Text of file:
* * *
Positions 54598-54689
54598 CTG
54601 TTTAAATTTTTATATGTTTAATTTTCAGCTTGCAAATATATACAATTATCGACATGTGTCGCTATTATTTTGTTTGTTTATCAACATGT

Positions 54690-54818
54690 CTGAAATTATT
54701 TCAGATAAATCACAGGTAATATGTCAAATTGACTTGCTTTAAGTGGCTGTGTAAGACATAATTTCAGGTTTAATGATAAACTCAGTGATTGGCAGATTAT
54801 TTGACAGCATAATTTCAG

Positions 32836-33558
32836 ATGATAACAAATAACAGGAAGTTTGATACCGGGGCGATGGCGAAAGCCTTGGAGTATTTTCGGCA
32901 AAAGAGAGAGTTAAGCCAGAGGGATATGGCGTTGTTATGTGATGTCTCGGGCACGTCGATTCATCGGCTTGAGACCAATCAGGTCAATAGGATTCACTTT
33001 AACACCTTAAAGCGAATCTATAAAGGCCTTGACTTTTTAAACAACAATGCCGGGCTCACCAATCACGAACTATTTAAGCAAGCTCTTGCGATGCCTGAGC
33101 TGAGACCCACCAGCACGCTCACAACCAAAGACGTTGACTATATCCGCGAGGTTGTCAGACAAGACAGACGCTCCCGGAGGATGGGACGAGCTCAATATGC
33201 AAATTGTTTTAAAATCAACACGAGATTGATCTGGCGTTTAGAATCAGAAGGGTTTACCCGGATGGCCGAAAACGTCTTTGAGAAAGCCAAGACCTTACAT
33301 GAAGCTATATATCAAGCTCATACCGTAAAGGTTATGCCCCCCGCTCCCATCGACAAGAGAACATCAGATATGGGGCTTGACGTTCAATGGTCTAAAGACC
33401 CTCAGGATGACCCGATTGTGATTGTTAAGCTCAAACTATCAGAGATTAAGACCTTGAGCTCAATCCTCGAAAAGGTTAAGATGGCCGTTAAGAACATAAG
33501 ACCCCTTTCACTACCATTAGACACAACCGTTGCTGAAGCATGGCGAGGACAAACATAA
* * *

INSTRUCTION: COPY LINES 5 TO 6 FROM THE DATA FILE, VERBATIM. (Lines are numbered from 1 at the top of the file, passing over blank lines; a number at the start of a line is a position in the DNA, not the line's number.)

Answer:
54690 CTGAAATTATT
54701 TCAGATAAATCACAGGTAATATGTCAAATTGACTTGCTTTAAGTGGCTGTGTAAGACATAATTTCAGGTTTAATGATAAACTCAGTGATTGGCAGATTAT